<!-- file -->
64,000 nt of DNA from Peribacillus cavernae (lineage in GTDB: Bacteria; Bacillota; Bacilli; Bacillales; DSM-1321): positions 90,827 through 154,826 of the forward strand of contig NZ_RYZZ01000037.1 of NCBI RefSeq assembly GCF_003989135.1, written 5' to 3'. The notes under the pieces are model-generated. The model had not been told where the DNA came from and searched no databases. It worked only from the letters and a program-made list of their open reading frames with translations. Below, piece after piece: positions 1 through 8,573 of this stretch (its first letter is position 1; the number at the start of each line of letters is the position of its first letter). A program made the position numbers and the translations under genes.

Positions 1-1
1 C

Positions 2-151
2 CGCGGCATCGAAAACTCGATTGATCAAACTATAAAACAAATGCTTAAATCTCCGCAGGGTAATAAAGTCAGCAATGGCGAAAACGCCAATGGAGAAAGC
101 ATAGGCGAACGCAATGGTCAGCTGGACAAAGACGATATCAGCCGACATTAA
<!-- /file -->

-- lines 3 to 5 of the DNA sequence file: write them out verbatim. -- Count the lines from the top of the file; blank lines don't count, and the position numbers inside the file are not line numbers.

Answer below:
1 C

Positions 2-151
2 CGCGGCATCGAAAACTCGATTGATCAAACTATAAAACAAATGCTTAAATCTCCGCAGGGTAATAAAGTCAGCAATGGCGAAAACGCCAATGGAGAAAGC